KANSAS CITY, Mo. & TOPEKA, Kan.--(BUSINESS WIRE)--Great Plains Energy Incorporated (NYSE: GXP) and Westar Energy, Inc. (NYSE: WR) today announced that they have filed a Petition for Reconsideration with the Kansas Corporation Commission (“Commission” or “KCC”) regarding its April 19, 2017, Order denying approval of Great Plains Energy’s acquisition of Westar. The petition requests additional time until May 31, 2017, to allow further discussions between Great Plains Energy and Westar to determine if a mutually agreeable revised transaction might be negotiated that resolves the concerns identified by the Commission, while preserving meaningful benefits for customers and shareholders. If the companies are able to reach and announce an agreement, they will immediately engage with the other parties to the proceeding in order to address their concerns and set a new procedural schedule that allows all parties and the Commission adequate time to review the matter.
“We continue to firmly believe that combining Great Plains Energy and Westar creates significant value for customers, employees and communities in Kansas and Missouri as well as for our shareholders. Since announcing this transaction, we have completed integration planning, and this work has only reinforced our belief in the value of this combination,” said Terry Bassham, chairman and chief executive officer of Great Plains Energy. “By joining our companies, we together can establish a leading Midwest energy company that creates benefits for all stakeholders that neither company could achieve on its own.”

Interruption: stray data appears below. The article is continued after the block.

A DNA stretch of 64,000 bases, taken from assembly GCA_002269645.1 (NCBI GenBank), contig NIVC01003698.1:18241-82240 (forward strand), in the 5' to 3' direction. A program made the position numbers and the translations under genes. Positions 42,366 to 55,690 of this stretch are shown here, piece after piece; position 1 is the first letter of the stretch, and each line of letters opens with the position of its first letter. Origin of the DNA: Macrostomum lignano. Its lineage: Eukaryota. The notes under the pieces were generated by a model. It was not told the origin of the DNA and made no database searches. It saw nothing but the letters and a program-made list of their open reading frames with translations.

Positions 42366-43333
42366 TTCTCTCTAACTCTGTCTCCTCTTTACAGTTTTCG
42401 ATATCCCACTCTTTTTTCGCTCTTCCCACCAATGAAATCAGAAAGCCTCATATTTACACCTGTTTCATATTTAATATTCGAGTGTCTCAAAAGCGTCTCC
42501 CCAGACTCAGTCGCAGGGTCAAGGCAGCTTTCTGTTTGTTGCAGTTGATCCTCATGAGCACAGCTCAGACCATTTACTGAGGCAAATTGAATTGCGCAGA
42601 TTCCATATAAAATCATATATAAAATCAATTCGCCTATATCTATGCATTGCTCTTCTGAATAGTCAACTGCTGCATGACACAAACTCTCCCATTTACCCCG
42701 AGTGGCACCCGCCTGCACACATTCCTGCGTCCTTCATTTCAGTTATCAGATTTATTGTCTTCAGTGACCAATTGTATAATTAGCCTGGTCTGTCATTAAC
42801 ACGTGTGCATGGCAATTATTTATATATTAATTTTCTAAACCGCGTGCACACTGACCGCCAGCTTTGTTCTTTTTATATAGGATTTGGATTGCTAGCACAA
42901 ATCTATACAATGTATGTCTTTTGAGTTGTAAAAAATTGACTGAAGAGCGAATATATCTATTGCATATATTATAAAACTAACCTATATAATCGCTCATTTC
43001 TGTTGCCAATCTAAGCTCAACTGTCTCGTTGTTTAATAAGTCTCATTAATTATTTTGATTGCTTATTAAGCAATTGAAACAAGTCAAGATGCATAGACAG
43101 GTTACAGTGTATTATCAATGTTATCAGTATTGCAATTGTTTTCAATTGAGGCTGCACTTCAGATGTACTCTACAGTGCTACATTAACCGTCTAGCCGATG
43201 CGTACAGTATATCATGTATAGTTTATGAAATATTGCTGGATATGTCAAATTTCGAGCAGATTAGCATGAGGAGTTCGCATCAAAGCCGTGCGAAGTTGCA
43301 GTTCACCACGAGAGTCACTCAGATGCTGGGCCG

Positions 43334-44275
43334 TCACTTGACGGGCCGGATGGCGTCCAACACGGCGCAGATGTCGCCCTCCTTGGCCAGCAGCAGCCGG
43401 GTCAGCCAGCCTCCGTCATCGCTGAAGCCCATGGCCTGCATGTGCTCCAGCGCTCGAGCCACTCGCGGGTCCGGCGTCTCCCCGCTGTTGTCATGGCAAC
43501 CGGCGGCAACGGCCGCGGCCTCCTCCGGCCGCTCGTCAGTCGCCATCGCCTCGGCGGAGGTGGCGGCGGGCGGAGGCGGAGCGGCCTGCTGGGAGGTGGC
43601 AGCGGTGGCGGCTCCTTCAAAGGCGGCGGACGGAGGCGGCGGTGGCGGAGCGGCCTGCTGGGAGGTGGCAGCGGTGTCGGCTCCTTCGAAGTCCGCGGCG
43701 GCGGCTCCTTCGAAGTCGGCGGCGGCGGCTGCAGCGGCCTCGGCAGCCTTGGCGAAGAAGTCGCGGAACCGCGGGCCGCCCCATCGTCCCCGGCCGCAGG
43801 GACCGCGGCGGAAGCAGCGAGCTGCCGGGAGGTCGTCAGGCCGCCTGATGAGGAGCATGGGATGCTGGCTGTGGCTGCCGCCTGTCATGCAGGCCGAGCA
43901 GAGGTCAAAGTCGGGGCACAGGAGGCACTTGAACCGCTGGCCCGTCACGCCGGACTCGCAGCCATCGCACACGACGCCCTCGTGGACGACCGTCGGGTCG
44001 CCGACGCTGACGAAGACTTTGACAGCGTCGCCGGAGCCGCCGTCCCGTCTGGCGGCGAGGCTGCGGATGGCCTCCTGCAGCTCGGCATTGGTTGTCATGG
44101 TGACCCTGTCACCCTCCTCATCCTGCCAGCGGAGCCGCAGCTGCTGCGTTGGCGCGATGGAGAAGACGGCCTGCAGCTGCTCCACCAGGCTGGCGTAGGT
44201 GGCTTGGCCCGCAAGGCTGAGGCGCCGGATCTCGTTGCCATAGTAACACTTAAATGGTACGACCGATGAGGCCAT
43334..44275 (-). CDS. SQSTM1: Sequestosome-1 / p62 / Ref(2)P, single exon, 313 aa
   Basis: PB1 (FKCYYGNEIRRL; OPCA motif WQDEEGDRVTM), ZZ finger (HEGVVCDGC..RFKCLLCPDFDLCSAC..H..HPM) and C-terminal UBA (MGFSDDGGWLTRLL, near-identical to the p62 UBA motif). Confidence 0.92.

“A combination of these two companies and the efficiencies it would create helps address the headwinds of rising costs for our customers,” said Mark Ruelle, president and chief executive officer of Westar. “We are hopeful we can reach a revised agreement that paves the way for the completion of our transaction and the realization of its many customer benefits.”
Bassham said, “We have heard the Commission regarding the structure of the transaction, including its concerns related to purchase price, capital structure, quantifiable and demonstrable customer benefits, and staffing levels in Westar’s service territory. Given the unique benefits resulting from our combination, we believe it is appropriate to explore whether there is room to work with Westar and directly address these areas, while maintaining the shareholder value creation opportunity inherent in this merger. In any case, we would only pursue a revised agreement if we determined that it delivered more value than Great Plains was able to achieve on a stand-alone basis.”